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  1. Default Montreal (bear with me) to Magog, to Boston to Manhattan.

    Hello all,

    Me, my sister and bro-in-law are planning an early September (next year) trip to Magog in Quebec to find family we have there. The plan is to fly into Montreal and hire a car, stay for five days or so and visit Magog in that time, google maps says about a 90 minute drive either way.

    The plan is then to drive down to Boston and stay a few days there before going onto Manhattan for another few days before flying home to the UK from Manhattan. There's a couple of things I'm unsure on though and I'm hoping somebody could help me out?

    1. Is it ok to hire a car in Canada and drop it off in the US?
    2. Looking at the temperatures the weather shouldn't really be an issue early September, or does anyone know otherwise?
    3. Is there anything in particular I need to see or visit on the journeys? aside from the beautiful countries obviously.

    None of us have seen Canada or Boston before but I've visited Manhattan.

  2. #2
    Join Date
    May 2003
    Location
    Green County, Wisconsin
    Posts
    13,063

    Default

    Welcome to the RTA forum!

    Renting a car in Canada and dropping it off in the US is problematic. Simply put, most companies will not allow it, and those that do typically charge a significant premium - that will add several hundred dollars, on top of the extra fees typically charged for one say rentals.

    September generally sees pretty mild conditions, although early in the month, some pretty hot temperatures wouldn't be impossible.

  3. Default

    Quote Originally Posted by Midwest Michael View Post
    Welcome to the RTA forum!

    Renting a car in Canada and dropping it off in the US is problematic. Simply put, most companies will not allow it, and those that do typically charge a significant premium - that will add several hundred dollars, on top of the extra fees typically charged for one say rentals.

    September generally sees pretty mild conditions, although early in the month, some pretty hot temperatures wouldn't be impossible.
    Thanks Michael,

    I'm assuming it's ok then to rent in Canada, drop it off at the border and then hire one in the US on the other side?

    Don't mind the hot temperatures too much but don't want to get burnt either, might go late September/early October then, the main concern was to avoid difficult driving conditions.

  4. #4
    Join Date
    Mar 2005
    Location
    Québec, Montreal, Arizona, California, France
    Posts
    761

    Default

    Quote Originally Posted by gary154 View Post
    Hello all,

    2. Looking at the temperatures the weather shouldn't really be an issue early September, or does anyone know otherwise?
    3. Is there anything in particular I need to see or visit on the journeys? aside from the beautiful countries obviously.
    2. Early September weather is usually mild to warm. It's also apple season!

    3. There is a lot to see in Montreal depending on what your intererests are. My suggestion would be to leave you car in one place (read the signs carefully if you park in the streets, they can be kind of tricky) and use the subway or a Bixi (rental bike).

    I suggest you stay out of the downtown area, which is not very different from any other city in North America (skyscrapers, tourists) and to explore some other parts of the city.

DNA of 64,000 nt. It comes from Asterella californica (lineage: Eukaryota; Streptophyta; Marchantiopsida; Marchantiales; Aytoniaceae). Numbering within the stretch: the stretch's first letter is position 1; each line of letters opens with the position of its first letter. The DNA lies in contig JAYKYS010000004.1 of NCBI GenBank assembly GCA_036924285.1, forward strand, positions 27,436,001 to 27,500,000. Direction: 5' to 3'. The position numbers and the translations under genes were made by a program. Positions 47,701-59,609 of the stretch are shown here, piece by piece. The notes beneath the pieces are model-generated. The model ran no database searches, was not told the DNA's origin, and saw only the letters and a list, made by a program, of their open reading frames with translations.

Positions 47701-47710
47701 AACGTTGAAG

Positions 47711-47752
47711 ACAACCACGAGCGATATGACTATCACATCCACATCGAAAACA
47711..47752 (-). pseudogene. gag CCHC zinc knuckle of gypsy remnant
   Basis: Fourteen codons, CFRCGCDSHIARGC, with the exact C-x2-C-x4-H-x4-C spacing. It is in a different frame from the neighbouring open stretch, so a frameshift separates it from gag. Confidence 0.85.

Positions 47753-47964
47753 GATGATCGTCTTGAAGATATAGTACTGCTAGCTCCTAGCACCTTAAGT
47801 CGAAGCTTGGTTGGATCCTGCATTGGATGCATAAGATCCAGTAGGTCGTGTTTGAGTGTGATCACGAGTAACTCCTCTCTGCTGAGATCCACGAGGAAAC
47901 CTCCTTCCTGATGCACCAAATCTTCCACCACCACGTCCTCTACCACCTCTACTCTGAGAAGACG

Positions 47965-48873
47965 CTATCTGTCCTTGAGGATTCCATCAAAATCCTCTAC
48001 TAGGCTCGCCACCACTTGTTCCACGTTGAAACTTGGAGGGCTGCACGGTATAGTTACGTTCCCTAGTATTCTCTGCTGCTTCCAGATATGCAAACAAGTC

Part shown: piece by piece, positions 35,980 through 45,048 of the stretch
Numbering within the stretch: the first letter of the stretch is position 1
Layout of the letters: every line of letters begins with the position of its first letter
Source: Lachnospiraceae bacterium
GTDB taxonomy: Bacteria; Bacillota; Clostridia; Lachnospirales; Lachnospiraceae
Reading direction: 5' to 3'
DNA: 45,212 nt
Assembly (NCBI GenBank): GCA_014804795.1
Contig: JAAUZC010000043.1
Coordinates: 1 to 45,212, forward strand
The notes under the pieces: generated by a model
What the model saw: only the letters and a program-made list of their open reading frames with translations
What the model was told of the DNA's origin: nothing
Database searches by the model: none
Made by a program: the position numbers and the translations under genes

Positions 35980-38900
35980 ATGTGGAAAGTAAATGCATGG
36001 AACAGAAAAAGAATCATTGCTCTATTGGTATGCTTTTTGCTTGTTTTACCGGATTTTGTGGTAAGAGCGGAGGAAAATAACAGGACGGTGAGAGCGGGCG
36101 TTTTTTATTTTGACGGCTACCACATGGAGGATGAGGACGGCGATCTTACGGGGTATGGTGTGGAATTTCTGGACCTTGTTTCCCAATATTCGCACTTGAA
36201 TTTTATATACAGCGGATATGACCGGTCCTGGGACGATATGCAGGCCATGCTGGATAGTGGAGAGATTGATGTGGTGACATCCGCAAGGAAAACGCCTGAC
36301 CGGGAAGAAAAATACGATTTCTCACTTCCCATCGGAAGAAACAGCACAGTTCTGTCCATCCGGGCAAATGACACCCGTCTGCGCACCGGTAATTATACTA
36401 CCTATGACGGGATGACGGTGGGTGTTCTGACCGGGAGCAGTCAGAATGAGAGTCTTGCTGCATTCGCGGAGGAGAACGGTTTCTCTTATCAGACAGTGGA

First and foremost, you should spend some time in Plateau Mont-Royal (metro Mont-Royal - orange line), a former working-class neighborhood turned into a trendy hipster pot-pourri of restaurants, curio shops, designer clothing boutiques, cafés, etc. The Western end of Mont-Royal St. gives you access to Mont-Royal park, a green haven in the middle of the city. There are a couple of great overlooks around the mountain (one facing the East side, where you get a great view on Hochelaga-Maisonneuve and the Olympic Stadium and Biodome, and another one in Westmount with a great view on the South-West and the downtown area). Another interesting neighborhood is Plateau's little cousin : the Mile End, lying just West of the Plateau.

    Another fun area is the gay village known as "Le Village". Whether you're gay or straight, it is a colourful area with lots of artsy boutiques, great cafés and lots of perfect people-watching venues. Even the subway station is rainbow-colored (metro Beaudry - green line).

    Old Montreal (metro Champ-de-Mars, Place d'Armes, Square Victoria), although touristy, is a beautiful area by the St. Lawrence River. It has lots of museums (Pointe-à-Callières being the most interesting in my opinion) and shops (with all the typical cheesy caribou souvenirs and "Indian" trinkets). To me, the most interesting attraction of Old Montreal is Silo no. 5, a gigantic abandoned grain elevator which stands out dramatically against the river backdrop. On the boardwalk right in front of it, you can experience the Silophone, an audio installation. You can speak, sing or shout in a box and the sound will reverberate into the abandoned silos through pipes running under the channel. You can also call the Silophone and play your own little tune. You can have an "apéro" drink at Café des Éclusiers and head to McGill avenue for an evening dinner in a great restaurant (Graziella, Vauvert or another one) followed by some drinks at L'appartement or a night walk through the cobblestone streets, some of which are lighted with gas lamps (Ste. Hélène).